FAS Roundup: February 18, 2013

By February 18, 2013

De-alerting nuclear weapons, Army use of drones, North Korea’s test and much more.

From the Blogs

  • Army Use of Drones in U.S. is Constrained, Not Prohibited: There are significant barriers to the Army’s use of unmanned aerial systems within the United States, according to a new Army manual, but they are not prohibitive or categorical. The question arises in the context of Defense Support of Civil Authorities (DSCA), referring to military assistance to government agencies in disaster response and other domestic emergencies.
  • Options for Reducing Nuclear Weapons Requirements: The Obama administration has decided that it can meet national and international security requirements with 1,000-1,100 deployed strategic nuclear warheads – 450-550 warheads less than planned under the New START Treaty. Hans Kristensen writes that this lower force level has the potential to save billions of dollars, but how much depends on how the administration decides to implement it. Additionally, Kristensen examines the possibilities of what the new  the new U.S. arsenal will look like with these cuts.

  • What’s the Difference Between an Executive Order and a Directive?: The Obama Administration issued policy statements this week on critical infrastructure protection and cyber security, including measures to encourage information sharing with the private sector and other steps to improve policy coordination.  Curiously, the Administration issued both an Executive order and a Presidential directive devoted to these topics. The simultaneous release of the two types of Presidential instruction on overlapping themes raises the question:  What is the difference between an Executive Order and a Presidential Directive?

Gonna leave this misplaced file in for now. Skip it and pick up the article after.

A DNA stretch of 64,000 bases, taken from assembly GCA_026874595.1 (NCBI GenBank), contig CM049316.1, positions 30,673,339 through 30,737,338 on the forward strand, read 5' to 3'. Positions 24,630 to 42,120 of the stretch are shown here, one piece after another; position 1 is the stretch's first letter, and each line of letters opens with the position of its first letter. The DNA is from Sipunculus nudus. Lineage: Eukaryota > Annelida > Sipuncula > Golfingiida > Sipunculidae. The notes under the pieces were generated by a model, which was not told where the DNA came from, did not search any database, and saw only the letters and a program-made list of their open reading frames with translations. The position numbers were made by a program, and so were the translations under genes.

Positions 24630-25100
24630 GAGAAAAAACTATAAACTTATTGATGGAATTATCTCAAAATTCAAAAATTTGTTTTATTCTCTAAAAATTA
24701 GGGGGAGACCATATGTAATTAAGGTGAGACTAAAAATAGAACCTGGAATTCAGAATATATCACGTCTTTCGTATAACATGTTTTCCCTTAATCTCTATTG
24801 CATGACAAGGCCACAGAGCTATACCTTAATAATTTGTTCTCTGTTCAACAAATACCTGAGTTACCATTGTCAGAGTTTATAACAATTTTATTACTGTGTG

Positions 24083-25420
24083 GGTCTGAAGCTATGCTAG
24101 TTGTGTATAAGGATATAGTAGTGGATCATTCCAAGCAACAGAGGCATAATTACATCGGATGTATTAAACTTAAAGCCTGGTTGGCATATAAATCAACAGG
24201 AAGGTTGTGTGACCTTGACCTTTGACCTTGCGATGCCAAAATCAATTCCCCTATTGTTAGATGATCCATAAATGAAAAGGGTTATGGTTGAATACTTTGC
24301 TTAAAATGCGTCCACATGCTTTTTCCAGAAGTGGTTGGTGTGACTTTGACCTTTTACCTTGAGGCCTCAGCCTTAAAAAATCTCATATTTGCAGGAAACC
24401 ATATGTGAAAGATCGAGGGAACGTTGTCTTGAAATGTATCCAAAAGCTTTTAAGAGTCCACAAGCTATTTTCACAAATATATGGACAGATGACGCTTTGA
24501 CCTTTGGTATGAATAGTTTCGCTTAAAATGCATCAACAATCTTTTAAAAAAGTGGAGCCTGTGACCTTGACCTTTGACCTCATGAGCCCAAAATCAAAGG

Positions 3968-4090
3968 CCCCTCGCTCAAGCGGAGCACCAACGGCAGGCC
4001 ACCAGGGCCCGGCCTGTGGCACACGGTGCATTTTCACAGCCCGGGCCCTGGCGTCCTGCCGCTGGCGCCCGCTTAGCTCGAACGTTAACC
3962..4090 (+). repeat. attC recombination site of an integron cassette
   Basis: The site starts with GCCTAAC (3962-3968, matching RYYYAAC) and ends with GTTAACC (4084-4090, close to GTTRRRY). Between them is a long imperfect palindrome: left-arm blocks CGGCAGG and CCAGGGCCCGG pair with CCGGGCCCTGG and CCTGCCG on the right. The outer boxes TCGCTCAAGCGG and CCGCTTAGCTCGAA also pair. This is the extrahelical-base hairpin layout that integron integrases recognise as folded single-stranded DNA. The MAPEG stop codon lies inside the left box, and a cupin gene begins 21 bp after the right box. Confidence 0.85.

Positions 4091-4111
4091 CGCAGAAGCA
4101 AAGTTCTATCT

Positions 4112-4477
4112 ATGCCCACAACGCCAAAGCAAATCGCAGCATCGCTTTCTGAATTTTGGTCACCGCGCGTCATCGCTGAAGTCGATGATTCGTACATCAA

• North Korea’s Latest Test: The latest nuclear test by North Korea raises many questions such as what was the actual yield of the device, was it a uranium device or plutonium bomb. Dr. Y examines these questions in a new post on the ScienceWonk Blog.
  • Leak of White Paper Boosts Intelligence Oversight: The unauthorized disclosure last week of a Justice Department White Paper on the legality of targeted killing of senior al Qaida operatives who are Americans had the collateral effect of strengthening congressional oversight of intelligence. Steven Aftergood writes that the leak not only fulfilled a stalemated congressional effort to provide information to the public, but it also catalyzed the long-sought disclosure of classified documents to the intelligence committees themselves.
  • Non-Strategic Nuclear Weapons Discussed in Warsaw: Director of the Nuclear information Project Hans Kristensen recently traveled to Warsaw for a conference on non-strategic nuclear weapons organized by Polish Institute of International Affairs, the Norwegian Institute for Defense Studies, and the Carnegie Endowment for International Peace. The conference commissioned eight working papers to form the basis for the discussions; Kristensen’s paper was focused on identifying common definitions for categories of non-strategic nuclear weapons and recommended starting with air-delivered weapons as the only compatible category for negotiations on U.S-Russian non-strategic nuclear weapons.


New Report: Reducing Alert Rates on Nuclear Weapons

In a new report titled Reducing Alert Rates of Nuclear Weapons (published by UNIDIR), Mr. Hans Kristensen, Director of the Nuclear Information Project, and Dr. Matthew McKinzie, Senior Scientist in the Nuclear Program at the Natural Resources Defense Council, examine how the current alert levels exceed current and future security needs and undercut efforts to reduce the role of nuclear weapons.

The report finds that the United States and Russia have previously reduced alert levels of their nuclear forces and recommends that both countries continue this process by removing the remaining nuclear weapons from alert through a phased approach to ensure stability and develop consultation and verification measures.

Read the report here.


New Zealand High Commissioner: Shared Values Driving Ever Stronger U.S.-NZ Partnership

In a new article in the Huffington Post, Eddie Walsh, Adjunct Fellow for Emerging Technologies and High-end Threats, writes that there is a new period of cooperation between the United States and New Zealand, with emphasis on renewable energy, disaster response and climate change adaptation.

Read the article here.

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